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Guelph Community Christian School and teachers honoured with several awards

Written on September 26th, 2008

[caption id=”attachment_3146” align=”aligncenter” width=”295”]debvanegFS Debbie Van Egmond, has been selected to receive the Heritage Educational Foundation National Excellence Award for Teachers (NEAT) for 2008.[/caption]

Resource teacher receives National Excellence Award for Teachers

Guelph Community Christian School (GCCS) and some of its teachers have recently been honoured in the broader community with several awards. “I often say that our school is Guelph’s best-kept secret, and I suspect that is true for many of the Ontario Alliance of Christian Schools (OACS) schools,” says principal Bob Moore.

“We are thankful for these opportunities to have our staff and school recognized by agencies outside of Christian circles.”

Moore adds that for too long the Christian school community has thought of its schools “as peculiar to our community, and been too self-conscious to get out there in the market place.”

“We need to get the word out that our God is a great God and that His schools are great schools.” he says.

This past summer Guelph Mercury readers voted GCCS the No. 1 independent school in the city.

GCCS staff-member Jody Scheerer was chosen as favourite teacher in Guelph, silver medal, for the Guelph Mercury 2008 Readers Choice Awards.

In addition, the school’s resource teacher, Debbie Van Egmond, has been selected to receive the Heritage Educational Foundation National Excellence Award for Teachers (NEAT) for 2008.

This award is given annually to five teachers from across the country, one from each of the five following regions: British Columbia and Yukon, The Prairies, Northwest Territories and Nunavut, Ontario, Quebec and Atlantic Canada.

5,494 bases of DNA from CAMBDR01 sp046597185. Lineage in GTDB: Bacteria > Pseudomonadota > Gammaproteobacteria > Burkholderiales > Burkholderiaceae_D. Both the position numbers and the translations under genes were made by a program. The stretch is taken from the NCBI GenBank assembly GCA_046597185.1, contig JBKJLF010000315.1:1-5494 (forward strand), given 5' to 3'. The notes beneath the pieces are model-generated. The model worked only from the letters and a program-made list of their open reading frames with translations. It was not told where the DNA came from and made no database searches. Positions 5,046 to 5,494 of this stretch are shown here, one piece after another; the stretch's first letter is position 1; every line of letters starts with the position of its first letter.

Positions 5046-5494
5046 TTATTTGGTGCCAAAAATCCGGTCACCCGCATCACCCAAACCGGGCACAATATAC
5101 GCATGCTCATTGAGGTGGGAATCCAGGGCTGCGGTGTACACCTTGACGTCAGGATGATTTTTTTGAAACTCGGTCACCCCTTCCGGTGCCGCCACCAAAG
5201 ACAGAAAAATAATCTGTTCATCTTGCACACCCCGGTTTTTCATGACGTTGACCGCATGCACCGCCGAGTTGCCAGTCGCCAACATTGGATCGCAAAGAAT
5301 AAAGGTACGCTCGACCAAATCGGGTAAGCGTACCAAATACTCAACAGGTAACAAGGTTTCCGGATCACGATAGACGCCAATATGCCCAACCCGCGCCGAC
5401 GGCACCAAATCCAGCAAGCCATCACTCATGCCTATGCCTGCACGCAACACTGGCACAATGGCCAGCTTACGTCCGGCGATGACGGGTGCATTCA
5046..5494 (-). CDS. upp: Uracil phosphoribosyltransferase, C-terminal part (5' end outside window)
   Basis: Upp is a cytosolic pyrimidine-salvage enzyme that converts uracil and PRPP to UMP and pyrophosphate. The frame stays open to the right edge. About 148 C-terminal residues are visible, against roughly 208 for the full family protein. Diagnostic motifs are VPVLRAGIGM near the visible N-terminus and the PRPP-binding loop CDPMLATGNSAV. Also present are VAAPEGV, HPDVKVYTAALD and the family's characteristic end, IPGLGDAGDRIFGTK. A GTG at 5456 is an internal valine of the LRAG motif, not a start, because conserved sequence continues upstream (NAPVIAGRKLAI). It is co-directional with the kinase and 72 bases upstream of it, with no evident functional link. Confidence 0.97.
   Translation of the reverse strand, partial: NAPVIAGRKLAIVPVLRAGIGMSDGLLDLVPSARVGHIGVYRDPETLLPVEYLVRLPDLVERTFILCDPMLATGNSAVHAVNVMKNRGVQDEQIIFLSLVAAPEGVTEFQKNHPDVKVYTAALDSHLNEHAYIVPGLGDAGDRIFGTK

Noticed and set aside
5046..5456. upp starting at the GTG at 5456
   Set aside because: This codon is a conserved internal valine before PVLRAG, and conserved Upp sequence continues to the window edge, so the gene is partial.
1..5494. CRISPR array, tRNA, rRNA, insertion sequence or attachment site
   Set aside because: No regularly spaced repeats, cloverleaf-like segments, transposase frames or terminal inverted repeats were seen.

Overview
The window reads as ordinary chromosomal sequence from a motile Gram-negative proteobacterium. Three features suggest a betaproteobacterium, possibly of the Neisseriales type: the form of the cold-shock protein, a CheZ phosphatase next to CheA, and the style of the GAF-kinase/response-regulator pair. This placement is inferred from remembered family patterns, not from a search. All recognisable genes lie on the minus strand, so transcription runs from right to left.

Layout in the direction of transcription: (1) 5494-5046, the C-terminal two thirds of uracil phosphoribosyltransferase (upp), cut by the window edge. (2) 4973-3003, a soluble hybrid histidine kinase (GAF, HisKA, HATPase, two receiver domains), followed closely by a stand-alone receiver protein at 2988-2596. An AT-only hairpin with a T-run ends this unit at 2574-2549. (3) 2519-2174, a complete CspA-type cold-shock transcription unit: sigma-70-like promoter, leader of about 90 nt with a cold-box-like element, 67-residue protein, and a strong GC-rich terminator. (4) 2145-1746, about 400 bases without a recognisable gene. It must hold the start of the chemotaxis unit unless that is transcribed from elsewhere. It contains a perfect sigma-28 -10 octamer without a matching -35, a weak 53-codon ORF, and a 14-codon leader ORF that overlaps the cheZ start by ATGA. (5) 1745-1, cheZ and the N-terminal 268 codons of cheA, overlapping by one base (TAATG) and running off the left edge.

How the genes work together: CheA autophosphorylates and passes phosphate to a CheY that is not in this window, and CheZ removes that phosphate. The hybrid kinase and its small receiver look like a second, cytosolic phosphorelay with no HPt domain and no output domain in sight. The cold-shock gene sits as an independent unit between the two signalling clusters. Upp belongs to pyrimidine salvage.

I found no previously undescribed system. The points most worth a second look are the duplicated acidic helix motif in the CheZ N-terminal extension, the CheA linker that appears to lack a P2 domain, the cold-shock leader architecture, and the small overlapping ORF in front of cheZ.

NEAT acknowledges individual teachers “who have introduced innovative methods of teaching and learning,” according to the Heritage Educational Foundation website.

“By stretching the horizons and raising the expectations of their students, they make a real difference in the lives of our children.”

Recipients of the award receive $5,000.

Van Egmond, who has been teaching for 15 years, says the recognition “was a surprise but also a huge honour above all.”

“You go about your day doing your best work but you don’t really expect to be rewarded,” she says, adding she believes that parents who have children in the resource centre “really appreciate the extra time and effort that it takes to help their children be successful.”

One of those parents says she nominated Van Egmond for the award “because she is so adept at encouraging kids with disabilities to make the most of their abilities.”

A child in the resource program at GCCS describes her this way: “Mrs. Van Egmond doesn’t get mad or frustrated when I make mistakes and she does fun stuff with me after I have worked hard… . (She) treats her work like she really likes what she is doing; it’s not like it is a job that she has to do.”

Moore says all of the GCCS teachers should be congratulated for their commitment and competence.

“I count it a privilege to work with such noteworthy teachers,” he says.